What is your view on the Government’s efforts to promote a self-reliant and highly resilient economy?

Every country, not only Vietnam, wants to have a certain degree of economic self-reliance. But Vietnam has certain advantages in this regard, including its capability to stay independent in food supply.

The Vietnamese Government has made it clear that self-reliance does not mean isolation but within the context of global integration. This is particularly important as the Vietnamese economy has a high level of economic openness, for which its trade performance is largely dependent on the global economy.

But the most important factor for Vietnam to ensure its self-reliance is the business community, especially the private sector.

Vietnam’s achievements of maintaining high growth at 6-6.5% during the past decade are largely thanks to the efforts of local businesses, as they are not only the platform to propel economic development, but also an engine for self-reliance.

Vietnam in its process of attracting FDI holds high expectations for technology transfer, but looking back to the history of FDI, General Motors did not come to Japan and transfer technologies to Toyota, or the same with Ford, Daimler Chrysler to Toyota, and Mitsubishi Motors.

These Japanese companies have to draw on their strength to develop and contribute to the prosperity of the Japanese automotive sector.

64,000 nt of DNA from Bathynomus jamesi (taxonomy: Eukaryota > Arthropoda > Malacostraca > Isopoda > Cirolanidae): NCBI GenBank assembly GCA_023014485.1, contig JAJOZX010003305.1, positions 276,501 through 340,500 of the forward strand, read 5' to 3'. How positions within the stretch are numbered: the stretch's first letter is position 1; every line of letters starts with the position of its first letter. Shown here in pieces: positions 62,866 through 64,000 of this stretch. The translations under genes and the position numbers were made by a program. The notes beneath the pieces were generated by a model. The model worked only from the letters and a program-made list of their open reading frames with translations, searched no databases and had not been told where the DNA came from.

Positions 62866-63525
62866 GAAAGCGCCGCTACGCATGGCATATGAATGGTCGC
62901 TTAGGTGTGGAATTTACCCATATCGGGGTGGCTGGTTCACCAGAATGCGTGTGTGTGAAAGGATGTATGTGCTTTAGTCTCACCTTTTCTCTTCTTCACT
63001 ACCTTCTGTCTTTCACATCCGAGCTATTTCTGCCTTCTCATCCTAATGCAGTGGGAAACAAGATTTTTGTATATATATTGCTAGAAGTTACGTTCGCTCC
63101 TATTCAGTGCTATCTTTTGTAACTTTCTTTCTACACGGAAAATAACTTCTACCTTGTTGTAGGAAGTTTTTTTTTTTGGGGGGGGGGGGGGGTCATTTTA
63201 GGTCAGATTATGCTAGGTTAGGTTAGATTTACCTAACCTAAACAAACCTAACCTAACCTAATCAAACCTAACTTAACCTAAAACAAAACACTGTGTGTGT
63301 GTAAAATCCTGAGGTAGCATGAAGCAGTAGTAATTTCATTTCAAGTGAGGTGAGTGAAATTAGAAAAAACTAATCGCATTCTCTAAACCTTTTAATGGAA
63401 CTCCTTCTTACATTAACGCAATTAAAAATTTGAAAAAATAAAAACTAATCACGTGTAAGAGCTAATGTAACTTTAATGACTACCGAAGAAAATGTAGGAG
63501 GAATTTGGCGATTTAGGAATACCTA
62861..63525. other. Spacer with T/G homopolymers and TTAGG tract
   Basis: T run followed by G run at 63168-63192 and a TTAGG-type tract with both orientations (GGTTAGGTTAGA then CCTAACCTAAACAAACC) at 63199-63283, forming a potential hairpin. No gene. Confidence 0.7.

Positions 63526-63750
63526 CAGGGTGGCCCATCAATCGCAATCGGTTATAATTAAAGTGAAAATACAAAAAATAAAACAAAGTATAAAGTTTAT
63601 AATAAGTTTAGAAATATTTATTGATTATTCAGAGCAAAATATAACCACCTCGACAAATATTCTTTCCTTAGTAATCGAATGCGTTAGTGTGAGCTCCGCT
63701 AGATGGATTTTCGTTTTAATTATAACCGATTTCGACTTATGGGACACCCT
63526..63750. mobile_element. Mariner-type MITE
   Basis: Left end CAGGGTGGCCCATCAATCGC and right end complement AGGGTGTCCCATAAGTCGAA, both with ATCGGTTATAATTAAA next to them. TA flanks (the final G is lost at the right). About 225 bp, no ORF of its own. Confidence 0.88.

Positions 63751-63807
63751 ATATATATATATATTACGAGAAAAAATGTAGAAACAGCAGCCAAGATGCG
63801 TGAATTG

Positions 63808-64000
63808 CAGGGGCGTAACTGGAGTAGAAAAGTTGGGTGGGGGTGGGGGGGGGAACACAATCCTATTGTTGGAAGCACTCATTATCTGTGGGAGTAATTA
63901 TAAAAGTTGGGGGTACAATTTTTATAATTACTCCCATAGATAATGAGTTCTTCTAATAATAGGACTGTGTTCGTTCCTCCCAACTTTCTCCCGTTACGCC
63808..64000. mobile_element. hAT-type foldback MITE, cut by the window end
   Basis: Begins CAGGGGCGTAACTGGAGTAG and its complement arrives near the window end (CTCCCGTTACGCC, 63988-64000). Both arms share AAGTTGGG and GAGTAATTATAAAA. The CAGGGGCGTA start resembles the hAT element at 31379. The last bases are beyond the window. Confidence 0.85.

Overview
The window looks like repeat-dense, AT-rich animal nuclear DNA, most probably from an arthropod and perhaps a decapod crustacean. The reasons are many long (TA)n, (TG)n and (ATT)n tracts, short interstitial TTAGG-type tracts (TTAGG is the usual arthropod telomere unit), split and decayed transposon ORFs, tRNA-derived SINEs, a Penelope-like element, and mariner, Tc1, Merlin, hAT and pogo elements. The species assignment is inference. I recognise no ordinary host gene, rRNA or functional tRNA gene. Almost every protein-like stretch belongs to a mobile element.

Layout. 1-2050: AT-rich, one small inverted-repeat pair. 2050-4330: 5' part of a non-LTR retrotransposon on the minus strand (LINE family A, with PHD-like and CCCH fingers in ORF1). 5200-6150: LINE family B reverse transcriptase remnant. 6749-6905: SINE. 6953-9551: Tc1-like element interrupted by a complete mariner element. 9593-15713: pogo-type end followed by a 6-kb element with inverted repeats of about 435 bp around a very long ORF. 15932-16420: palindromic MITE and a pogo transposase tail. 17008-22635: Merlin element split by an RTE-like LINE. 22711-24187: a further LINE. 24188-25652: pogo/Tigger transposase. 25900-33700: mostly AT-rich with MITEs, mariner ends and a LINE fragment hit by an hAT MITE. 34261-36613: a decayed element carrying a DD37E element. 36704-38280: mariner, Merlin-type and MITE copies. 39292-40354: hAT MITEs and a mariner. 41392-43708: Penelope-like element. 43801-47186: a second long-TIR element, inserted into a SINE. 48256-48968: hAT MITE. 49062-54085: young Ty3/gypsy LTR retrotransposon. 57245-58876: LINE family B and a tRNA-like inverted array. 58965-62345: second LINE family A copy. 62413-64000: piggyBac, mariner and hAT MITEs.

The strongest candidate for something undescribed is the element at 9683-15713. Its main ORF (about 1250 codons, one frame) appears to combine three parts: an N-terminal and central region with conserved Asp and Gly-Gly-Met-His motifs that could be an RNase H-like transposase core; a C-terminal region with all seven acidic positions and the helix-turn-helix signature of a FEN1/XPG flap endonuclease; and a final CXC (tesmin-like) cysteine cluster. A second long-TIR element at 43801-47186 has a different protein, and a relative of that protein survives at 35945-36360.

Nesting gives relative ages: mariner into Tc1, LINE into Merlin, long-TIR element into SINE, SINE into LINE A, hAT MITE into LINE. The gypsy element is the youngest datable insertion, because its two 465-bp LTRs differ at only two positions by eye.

In the case of Vietnam, we should not expect foreign companies to transfer their technologies to local partners, as there has been modest progress in this regard. Recent scientific breakthroughs have largely come from local companies.

The Government needs to create the right conditions for Vietnamese enterprises to be independent in creativity and innovation, a key factor contributing to the economy’s self-reliance. There have been convincing examples in the automobile industry and the furniture sector, as many of them have been striving to master the core technologies and stay independent in every production process.

This would help the Vietnamese economy reduce its dependence on the foreign-invested sector. If Vietnamese companies cannot be self-sufficient, neither can the economy.

Thank you for your time!

Hanoi's economic growth in the first nine months of 2022 is estimated to expand by 9.69%. The positive economic performance has been reflected in the high number of new businesses established or resumed operation during the period.

In the January-September period, Hanoi recorded 22,000 new businesses, up 25% year on year, while over 8,100 resumed operation, up 0.3%.